Here’s another improperly stored sample from last year’s 12 Teas of Christmas that I didn’t quite get to. I should never have opened the parcels unless I intended to make a cup that day, since the little envelopes weren’t resealable. Oh well, too late for “should have done”s!
The aroma is interesting, though it doesn’t put me in mind of cookies. I actually get a bit of spicy chocolatey something. I’m having trouble pinning it down. Keeping in mind that the old 52Teas black tea base gets way bitter, I steeped it just about 3 minutes. Steeped aroma is very accurate to the dry leaf – something spicy (nutmeg?) and a strange cocoa. Not necessarily appealing cocoa, but it’s there. I’m more of a milk chocolate girl, sadly. Also, I HATE milk, so I’m hoping the milk part of milk and cookies doesn’t really happen. I almost never add anything to me tea as I feel that a good tea (flavoured or otherwise) shouldn’t require any help, so it’ll be interesting to see how this fares on it’s own two feet.
The initial flavour is mostly black tea, something sweet in the background (identified as brown sugar after reading the description!) and something off to the side that isn’t quite materializing. I just had pineapple for a snack so that may be amplifying the sweetness, but the brown sugar seems SO distinct to me now. I think that is probably the aroma I am mixing up with the cocoa too. The black tea is a bit too present for my liking, I wish the rest of the cookie would materialize.
I’m loving the brown sugar, though. Not getting anything in terms of cocoa, and nothing that makes me think of cookies or milk, but as a brown sugar flavoured black tea, this is solidly okay. As I sip, I am getting more hints of that black base bitterness. Perhaps a bit less leaf might have been in order. I am pretty certain this is the “old” black tea base that I wasn’t fond of, I don’t think I’m had any encounters with the new one, though I hear it’s a lot smoother.
This is one of those teas that works better hot for me, so rather than continue to type I think I shall enjoy the remainder of this as quickly as I can. This is a decent offering, though not true to it’s title. Of course, as always, this sample has been kicking around for a year so degradation of quality could always be a factor.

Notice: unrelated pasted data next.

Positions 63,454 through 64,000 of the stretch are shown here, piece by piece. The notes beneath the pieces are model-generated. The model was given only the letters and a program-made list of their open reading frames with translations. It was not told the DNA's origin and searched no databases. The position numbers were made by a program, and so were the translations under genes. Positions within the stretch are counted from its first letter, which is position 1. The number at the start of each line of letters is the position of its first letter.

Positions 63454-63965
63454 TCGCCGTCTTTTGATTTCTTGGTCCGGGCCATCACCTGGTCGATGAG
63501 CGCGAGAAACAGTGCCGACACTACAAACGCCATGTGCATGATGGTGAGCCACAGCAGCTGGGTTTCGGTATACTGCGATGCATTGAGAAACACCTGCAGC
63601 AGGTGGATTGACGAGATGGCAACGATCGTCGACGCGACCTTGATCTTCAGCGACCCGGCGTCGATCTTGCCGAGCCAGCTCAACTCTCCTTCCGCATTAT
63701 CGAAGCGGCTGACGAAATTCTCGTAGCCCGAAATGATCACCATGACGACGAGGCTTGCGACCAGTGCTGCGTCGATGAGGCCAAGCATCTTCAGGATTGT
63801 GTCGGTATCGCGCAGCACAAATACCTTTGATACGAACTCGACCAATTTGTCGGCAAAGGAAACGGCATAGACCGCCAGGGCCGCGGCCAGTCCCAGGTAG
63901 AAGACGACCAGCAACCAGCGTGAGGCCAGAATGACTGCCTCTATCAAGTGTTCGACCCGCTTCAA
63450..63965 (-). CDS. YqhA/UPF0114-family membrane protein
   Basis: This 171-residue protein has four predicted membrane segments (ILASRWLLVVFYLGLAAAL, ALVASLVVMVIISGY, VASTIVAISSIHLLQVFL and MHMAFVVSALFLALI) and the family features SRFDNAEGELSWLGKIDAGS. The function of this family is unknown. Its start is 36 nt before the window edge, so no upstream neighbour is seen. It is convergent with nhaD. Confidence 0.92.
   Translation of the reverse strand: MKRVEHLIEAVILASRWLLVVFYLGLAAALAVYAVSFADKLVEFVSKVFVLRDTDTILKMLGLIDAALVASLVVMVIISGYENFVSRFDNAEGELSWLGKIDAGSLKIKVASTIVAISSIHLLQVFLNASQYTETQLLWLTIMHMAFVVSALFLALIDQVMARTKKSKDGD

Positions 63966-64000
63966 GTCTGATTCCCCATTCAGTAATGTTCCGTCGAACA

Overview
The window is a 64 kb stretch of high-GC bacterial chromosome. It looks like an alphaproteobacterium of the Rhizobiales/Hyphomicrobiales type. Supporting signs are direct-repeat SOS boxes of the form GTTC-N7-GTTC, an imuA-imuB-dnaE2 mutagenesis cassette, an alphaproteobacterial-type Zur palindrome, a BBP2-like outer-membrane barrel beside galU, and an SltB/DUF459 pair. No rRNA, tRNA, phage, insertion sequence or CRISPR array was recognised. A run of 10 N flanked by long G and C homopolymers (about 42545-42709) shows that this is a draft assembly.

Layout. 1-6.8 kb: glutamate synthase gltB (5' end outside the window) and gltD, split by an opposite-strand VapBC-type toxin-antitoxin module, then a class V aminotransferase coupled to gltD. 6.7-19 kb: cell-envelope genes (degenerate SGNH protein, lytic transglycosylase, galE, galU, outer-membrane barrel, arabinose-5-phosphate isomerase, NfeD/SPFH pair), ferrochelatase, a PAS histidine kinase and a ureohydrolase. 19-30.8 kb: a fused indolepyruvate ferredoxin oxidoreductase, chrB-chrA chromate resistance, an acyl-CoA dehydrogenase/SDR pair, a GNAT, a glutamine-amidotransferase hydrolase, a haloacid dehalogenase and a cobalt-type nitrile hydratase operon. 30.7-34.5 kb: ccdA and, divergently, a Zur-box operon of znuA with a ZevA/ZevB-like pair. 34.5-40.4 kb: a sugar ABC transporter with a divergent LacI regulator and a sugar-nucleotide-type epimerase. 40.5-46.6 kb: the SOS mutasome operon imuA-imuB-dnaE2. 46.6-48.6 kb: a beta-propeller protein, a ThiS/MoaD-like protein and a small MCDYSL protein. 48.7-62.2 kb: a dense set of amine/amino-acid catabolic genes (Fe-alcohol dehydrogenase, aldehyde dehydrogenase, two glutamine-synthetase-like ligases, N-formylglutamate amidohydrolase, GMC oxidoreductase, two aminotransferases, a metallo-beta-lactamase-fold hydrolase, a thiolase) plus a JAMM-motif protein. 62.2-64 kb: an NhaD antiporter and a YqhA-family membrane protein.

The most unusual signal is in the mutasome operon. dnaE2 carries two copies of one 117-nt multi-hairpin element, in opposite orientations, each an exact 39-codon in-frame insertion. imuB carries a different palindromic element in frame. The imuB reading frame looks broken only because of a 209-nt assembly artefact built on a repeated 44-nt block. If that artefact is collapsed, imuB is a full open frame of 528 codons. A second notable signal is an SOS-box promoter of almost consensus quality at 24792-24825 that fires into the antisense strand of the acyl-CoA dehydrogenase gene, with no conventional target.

EDIT to add: It gets much more bitter the further I get in the cup. I gave in and added a few granules of raw sugar to make it palatable to the bottom. I wish the base weren’t overtaking everything with it’s bitterness. I had a hard enough time finding the flavours without that horning in! : )
Seeing all the hubbub about the 12 Teas of Christmas has reminded me that I never finished mine from last year – in fact, I don’t think I even tried half of them! I found Christmas far too busy with family and food to have time to deal with the 12teas, and then they were forgotten at the back of the tea shelf until now. Luckily, only one last year contained an ingredient I loathe (coconut) so there were still 11 others to try. I am excited that Frank is doing bigger sample sizes this year as I thought it was a bit of a ripoff last year (2 cups per sample, so $30 for 24 cups), but I will not be partaking this time. Unfortunately, 52Teas don’t tend to be to my liking, with a few notable exceptions.
All that aside, I’m brewing up some cinnamon roll honeybush – the cinnamon is certainly there in aroma, though I’m not getting anything pastry or bakey. 5 – 6 minute steep yields cinnamon flavoured water, with a hint of something honeybush at the end. I am not a huge fan of cinnamon and I find it to be very overwhelming in most teas, but when it’s done well it can be really nice. It may just be because of the age of my sample (obviously it’s a year old) but this one isn’t yielding anything beyond the two notes of cinnamon and honeybush. I would like to see something in the middle there filling it out, a bit of sweetness to represent the icing, or something bakey. I love cinnamon rolls, but this is just cinnamon tea, to me. : (
Tried this one with the beau a few days back and forgot to log a note – I remember being pleasantly surprised with the quality initially but finding it become bitter as time went on despite careful steeping. The falvour and aroma were rich and earthy, but the finicky nature of the tea didn’t endear itself to me. Will try again with the rest of our sample later on, at the moment I wouldn’t feel the need to restock it. I could certainly live without it, there was nothing remarkable going on.